Staying on the subject of drawbacks, you can spot the usual lapses in logic, i.e. the cowboy general and his decision-making fiascoes  the attention to detail when it comes to programming the user interface for military software, or the ease with which protocol is breached in critical situations (taking extra people to panic room structures in places like The White House would most likely never happen). But those are always present in action movies and in some weird way are responsible for the specific atmosphere commonly associated with an action flick.

All in all, “Olympus Has Fallen” managed to maybe not as much as reinstate my hope for action movies in this day and age, but at least give me a glimmer of hope that there are people in Hollywood who want to make action movies ‘the old way’. Well, ish… It’s nearly two hours of high-octane entertainment filled with blood and f-words. If anything, the movie would have been a tad better had it not been for the very ending. If you leave the cinema 45 seconds before the end, then “Olympus Has Fallen” ends with a cheesy one-liner. If you stay, you’re in for some patriotic flag-waving. It’s OK if that’s your cup of tea, but I would personally prefer the one-liner and fade to black. But you can’t have it all.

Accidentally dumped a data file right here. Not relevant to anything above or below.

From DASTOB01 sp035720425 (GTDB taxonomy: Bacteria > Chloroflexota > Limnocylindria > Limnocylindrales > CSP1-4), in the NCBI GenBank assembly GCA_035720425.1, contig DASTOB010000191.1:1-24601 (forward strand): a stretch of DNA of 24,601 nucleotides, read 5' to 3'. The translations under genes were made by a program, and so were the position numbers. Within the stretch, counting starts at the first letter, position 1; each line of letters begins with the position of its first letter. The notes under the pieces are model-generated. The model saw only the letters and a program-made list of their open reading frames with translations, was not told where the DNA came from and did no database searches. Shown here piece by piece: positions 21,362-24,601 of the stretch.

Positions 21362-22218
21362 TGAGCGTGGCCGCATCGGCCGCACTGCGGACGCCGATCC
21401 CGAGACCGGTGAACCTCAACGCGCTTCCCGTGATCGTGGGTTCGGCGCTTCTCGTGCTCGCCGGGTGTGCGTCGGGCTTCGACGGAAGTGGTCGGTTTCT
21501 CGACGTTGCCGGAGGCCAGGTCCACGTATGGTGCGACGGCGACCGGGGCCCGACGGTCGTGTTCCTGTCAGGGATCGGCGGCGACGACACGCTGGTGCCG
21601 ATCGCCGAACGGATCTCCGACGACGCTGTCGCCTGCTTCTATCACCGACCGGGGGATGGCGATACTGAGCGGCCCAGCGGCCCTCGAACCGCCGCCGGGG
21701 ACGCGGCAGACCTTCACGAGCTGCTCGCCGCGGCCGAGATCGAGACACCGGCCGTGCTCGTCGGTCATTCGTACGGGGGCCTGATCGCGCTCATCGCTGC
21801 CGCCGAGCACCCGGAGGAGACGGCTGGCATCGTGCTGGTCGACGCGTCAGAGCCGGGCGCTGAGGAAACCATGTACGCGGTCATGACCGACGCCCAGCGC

“Oblivion” – That is where this movie belongs…

Either I have become increasingly cynical lately, or we’ve been having a profound problem with creativity in screenwriting in recent times. I realize I might have been rather critical when it comes to what I’ve recently seen in the cinema, but now I’m pretty sure that we’re just about scraping the bottom of the pot of creative ideas. Thus, every other movie that hits the screens seems to attempt to recycle ideas, dress them nicely and shove them down my throat without so much as a ‘how do you do’. I wrote before about that phenomenon and intend to do some more on the subject, but the way I see it, things are looking pretty grim. I know certain genres are sort of exempt from that trend (like horror, which I will get to in some time as well) because the apparent lack of freshness serves them well, but when it comes to Sci-Fi, a creative script is of a paramount importance for the movie to be successful.